Drink and drug driving enforcement consultation launched.
The government has today launched a consultation on some enforcement issues relating to the current legislation on drink and drug driving. This consultation encompasses the legislative changes the government proposed in its response of March 2011 to the reports by Sir Peter North and the Transport Select Committee on drink and drug driving (the government’s response). The changes covered in this consultation should not be confused with the legislation related to driving with a specified impairing drug in the body, which is currently passing through Parliament in the Crime and Courts Bill.
The consultation on enforcement of drink driving will cover 4 potential legislative changes:
- withdrawal of the right people have to replace their breath alcohol specimens with either a specimen of blood or specimens of urine in cases where the lower of the two breath readings provided does not exceed 50 microgrammes (mcg) of alcohol per 100 millilitres (ml) of breath (known commonly as the ‘statutory option’)
- removing the requirement for preliminary testing where evidential testing is undertaken away from a police station - this would mean that a preliminary breath test would not to have to be taken in addition to 2 evidential breath tests, when mobile evidential breath testing devices are used away from a police station, while such devices are not yet available, it is expected that they may be type approved within the next 2 years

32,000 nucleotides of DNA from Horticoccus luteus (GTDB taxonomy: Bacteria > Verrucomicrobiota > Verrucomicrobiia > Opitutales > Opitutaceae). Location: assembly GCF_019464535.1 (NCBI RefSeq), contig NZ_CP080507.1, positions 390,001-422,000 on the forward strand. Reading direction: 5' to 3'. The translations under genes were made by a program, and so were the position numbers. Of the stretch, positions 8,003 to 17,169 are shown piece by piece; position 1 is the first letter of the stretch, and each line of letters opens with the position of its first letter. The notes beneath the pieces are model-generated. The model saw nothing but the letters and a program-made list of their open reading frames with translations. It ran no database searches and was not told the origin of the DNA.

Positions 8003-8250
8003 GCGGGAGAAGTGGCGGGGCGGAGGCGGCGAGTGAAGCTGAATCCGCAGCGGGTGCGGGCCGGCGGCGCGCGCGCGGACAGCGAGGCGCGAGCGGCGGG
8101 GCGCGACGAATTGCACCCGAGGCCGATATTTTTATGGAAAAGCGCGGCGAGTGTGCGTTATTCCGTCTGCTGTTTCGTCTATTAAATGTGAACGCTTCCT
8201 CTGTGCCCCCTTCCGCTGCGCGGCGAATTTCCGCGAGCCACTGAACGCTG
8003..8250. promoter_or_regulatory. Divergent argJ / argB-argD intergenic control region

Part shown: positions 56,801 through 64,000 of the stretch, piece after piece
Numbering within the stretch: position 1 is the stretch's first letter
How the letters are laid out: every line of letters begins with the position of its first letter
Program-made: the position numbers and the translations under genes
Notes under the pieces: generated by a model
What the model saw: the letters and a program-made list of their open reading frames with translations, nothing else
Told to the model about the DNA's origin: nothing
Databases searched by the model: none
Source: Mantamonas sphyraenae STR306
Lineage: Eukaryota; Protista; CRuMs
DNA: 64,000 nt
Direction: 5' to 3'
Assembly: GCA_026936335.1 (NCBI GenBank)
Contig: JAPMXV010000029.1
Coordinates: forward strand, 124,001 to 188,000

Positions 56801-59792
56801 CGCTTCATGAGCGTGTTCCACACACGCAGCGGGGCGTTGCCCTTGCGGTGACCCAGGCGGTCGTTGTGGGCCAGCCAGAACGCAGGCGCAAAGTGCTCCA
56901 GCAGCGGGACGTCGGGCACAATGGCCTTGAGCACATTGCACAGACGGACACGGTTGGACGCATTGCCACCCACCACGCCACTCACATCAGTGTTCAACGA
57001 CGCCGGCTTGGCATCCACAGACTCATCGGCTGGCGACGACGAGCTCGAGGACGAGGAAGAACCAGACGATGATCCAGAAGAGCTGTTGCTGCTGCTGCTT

- streamlining the procedure for testing drink drivers and drug impaired drivers in hospital so that a wider range of registered healthcare professionals are allowed to take evidential blood specimens - this would make it consistent with other policing provisions
- the consultation asks for views on whether a health care professional other than a doctor should be able to assess whether a driver may be under the influence of a drug prior to evidential testing
The legislative changes proposed in this consultation would apply to the Road Traffic Act 1988. Subject to the outcome of the consultation, we intend to legislate as soon as parliamentary time allows on the matters covered in points 1-4 above.
Other proposals in the consultation
The Road Traffic Act 1998 (and other parallel legislative provisions) apply similar measures to the drink drive offence to railways, shipping and aviation. The consultation seeks views about whether any changes here should also apply to these other transport sectors.
The consultation explores how further use can be made of vehicle forfeiture powers to get the most dangerous and irresponsible motorists off the road including those who drive while under the influence of alcohol.
The consultation document explores the scope for further research into the processes for reassessing whether a driver banned due to drink driving should regain their licence. The research would develop the evidence base for longer term solutions in this area.
The consultation seeks views about the way forward on 3 as yet un-commenced legislative provisions in the Road Safety Act 2006 relating to the training and punishment of certain road traffic offenders.
In line with the revised guidance on consultations, we propose to shorten the consultation time for this to just over 5 weeks. We are particularly interested in the views of the healthcare sector on points 3 and 4 and are planning to meet representative bodies for medical professionals in early December.